Family Activities, Advertising and Screen Time
Food advertising constantly surrounds us and our children, is very appealing and has powerful emotional associations, especially highly processed nutritionally low food items). Food can appear to be cheaper than unprocessed fruits and vegetables; however this is not always the case.
Be aware of “super foods, fad diets and trends” some may provide good nutrition, however for long-term health using the Australian Guide to Healthy Eating ensures good nutrition and is sustainable.
The last 100 years have seen a huge change in our living environment. The food Australians consumed 100 years ago is very different to what we eat today and what our children eat too. Changes include:
- Increased product choice
- Increase availability of foods from other cultures
- Technological advances in storing, preparation and processing
Tips for parents:
- Discuss with your child appropriate to their age about what advertisers do.
- Discuss with your child the importance of healthy eating.
- Read food labels and beware of claims that food companies use to advertise their product, as they can be misleading.
- Be aware of emotional strategies food companies use to influence you to buy their product.
- Limit purchasing take-away/ snack foods as an occasional food, make sure that the particular food doesn’t become forbidden, as this may make the food “more wanted”.
- Think about how you can create your own positive experiences with meal/ snack time with your children without take-away/ fast food present?
Set boundaries with your child before going shopping and reward with healthy activities, praise and encouragement.
Energy we use to fuel our bodies and our children is sourced from all food and drink consumed. This energy is in the form of kilojoules, which when digested, is broken down and released into the body as energy.
Energy is released is in accordance with its Glycaemic Index. If a food product is more close to its natural state and therefore less processed, as a general rule it will have a lower glycaemic Index and releases the energy at a constant rate over a period of time. Processed foods have a higher glycaemic index, which causes a quick increase in energy levels and then a quick drop.
Physical activity and healthy eating are important to have a healthy lifestyle. Considering how much you do and if you need to do more, is a good place to start. Find out what is near in your area using the Healthy Places, Healthy Spaces tool.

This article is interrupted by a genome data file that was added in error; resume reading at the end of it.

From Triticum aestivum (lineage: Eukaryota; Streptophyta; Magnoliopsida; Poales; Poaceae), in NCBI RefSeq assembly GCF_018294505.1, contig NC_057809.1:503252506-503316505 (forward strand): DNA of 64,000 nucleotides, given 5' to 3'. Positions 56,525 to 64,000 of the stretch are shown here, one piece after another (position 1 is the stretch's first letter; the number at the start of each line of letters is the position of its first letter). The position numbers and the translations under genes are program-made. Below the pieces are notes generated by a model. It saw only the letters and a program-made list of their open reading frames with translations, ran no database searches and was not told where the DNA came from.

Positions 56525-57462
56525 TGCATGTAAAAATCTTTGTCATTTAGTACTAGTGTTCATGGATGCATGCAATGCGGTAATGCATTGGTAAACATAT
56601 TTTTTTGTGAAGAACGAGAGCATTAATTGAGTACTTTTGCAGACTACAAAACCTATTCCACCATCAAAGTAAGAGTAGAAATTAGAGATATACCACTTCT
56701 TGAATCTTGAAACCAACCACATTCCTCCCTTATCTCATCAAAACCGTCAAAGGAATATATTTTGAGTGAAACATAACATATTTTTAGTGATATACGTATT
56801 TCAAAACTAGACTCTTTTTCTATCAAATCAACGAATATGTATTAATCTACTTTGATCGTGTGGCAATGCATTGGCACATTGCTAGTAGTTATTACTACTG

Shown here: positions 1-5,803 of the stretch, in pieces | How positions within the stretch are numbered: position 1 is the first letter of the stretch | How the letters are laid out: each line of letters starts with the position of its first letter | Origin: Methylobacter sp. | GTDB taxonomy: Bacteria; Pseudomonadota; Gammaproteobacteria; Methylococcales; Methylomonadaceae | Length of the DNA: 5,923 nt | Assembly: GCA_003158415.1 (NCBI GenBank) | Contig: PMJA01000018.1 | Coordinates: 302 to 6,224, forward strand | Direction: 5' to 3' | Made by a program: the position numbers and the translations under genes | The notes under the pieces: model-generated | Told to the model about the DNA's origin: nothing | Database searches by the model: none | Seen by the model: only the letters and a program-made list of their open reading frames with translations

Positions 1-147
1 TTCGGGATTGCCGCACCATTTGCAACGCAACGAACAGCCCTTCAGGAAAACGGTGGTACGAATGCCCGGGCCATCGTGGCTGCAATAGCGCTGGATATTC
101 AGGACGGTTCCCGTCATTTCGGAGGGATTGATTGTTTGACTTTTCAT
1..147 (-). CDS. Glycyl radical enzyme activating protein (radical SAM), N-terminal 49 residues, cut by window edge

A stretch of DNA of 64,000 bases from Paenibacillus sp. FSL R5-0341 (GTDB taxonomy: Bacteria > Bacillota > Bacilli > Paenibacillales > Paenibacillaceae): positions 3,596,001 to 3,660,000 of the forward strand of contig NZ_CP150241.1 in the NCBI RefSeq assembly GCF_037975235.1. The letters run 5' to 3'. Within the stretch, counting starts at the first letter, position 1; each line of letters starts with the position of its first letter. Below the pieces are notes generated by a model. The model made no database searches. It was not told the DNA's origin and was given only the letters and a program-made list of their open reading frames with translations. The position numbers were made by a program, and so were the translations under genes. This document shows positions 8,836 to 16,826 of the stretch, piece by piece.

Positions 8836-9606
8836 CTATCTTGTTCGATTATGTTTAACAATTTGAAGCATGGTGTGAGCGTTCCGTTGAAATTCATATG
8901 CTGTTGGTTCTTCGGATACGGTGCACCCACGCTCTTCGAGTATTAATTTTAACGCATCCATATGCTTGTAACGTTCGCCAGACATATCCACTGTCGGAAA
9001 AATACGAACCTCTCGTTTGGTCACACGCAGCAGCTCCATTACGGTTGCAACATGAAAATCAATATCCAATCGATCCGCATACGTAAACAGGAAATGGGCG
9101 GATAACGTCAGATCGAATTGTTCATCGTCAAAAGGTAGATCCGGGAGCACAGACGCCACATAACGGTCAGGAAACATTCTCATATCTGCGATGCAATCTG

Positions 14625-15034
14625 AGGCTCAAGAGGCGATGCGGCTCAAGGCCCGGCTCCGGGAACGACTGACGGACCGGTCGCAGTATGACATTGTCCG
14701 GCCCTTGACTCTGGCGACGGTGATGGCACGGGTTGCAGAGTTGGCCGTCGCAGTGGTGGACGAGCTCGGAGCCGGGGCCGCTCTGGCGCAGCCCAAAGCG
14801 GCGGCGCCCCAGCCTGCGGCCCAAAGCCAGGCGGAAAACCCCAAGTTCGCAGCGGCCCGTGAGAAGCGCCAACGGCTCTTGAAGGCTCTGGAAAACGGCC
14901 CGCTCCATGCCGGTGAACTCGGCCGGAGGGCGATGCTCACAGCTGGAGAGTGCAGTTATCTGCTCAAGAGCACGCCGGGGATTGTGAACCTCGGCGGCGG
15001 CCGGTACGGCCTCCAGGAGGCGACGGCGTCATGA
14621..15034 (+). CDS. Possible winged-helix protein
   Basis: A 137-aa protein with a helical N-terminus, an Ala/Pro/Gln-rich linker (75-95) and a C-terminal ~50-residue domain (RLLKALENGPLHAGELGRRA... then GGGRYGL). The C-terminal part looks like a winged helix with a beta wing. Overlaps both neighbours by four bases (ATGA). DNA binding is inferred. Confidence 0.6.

Tips for Parents
- Foods that are more natural keep you fuller for longer, but are generally packed full of nutrients and lower in sugar, fat and salt.
- Everyday activities allow your child opportunities to improve their fine motor skills, gross motor skills, movement and balance.
- Activities that combine the above skills are extremely helpful in developing your child’s coordination and pre-fundamental skills e.g. mirroring someone’s image, or crossing their midline – right hand to left shoulder.
- Exposing your child to these skills allows them to be more prepared for the first years of school. Think about all the skills your child needs to develop – such as tying their shoelace, holding a pencil and even learning how to walk.
- Keeping active is important and will help develop strong muscles and bones in children.
- Any activity that gets the whole body moving and heart rate up is great for children (and adults too!).
Look for existing opportunities to get active that are low-cost and you can fit into your everyday routine
Getting over the Barriers to exercise
Sometimes it can be difficult to overcome excuses to eating healthy or exercising. Common excuses include
- I’m too unfit/ unwell/ tired: It’s always a good idea to check with your doctor to determine what is the best exercise for you
- I don’t feel like it/ exercise is boring: Try exercising with a friend and think about activities that you enjoyed when you were a child. Instead of catching up for a coffee, get it to go and go for a walk instead. If you get bored exercising, try playing a social sport, or changing the venue you exercise in.
- Make an appointment with yourself to exercise.
- It’s too hot/cold/wet/windy: Play inside with your kids by playing a game of balloon volleyball, tenpin bowling in the hallway , dancing around the living room or making a couch cubby. On other days, can you venture out to your local shopping centre or join a community gym.
- Switch screen-time for an activity or game that gets the body moving. Electronic games, tablets.
- If you are making changes to the amount of exercise you are doing, start off small and then build on it. Remember some exercise, is better than none.
- Start with small changes that you can make in your family. Remember, to set goals that are realistic and achievable, and then build on them.
When: 20 Feb, 1:30pm
Birth to 4 months: A 5-week series of workshops for parents with a newborn baby. Each workshop covers a wide range of topics about you and your new baby and provides the opportunity to meet and connect with other new parents in your local area.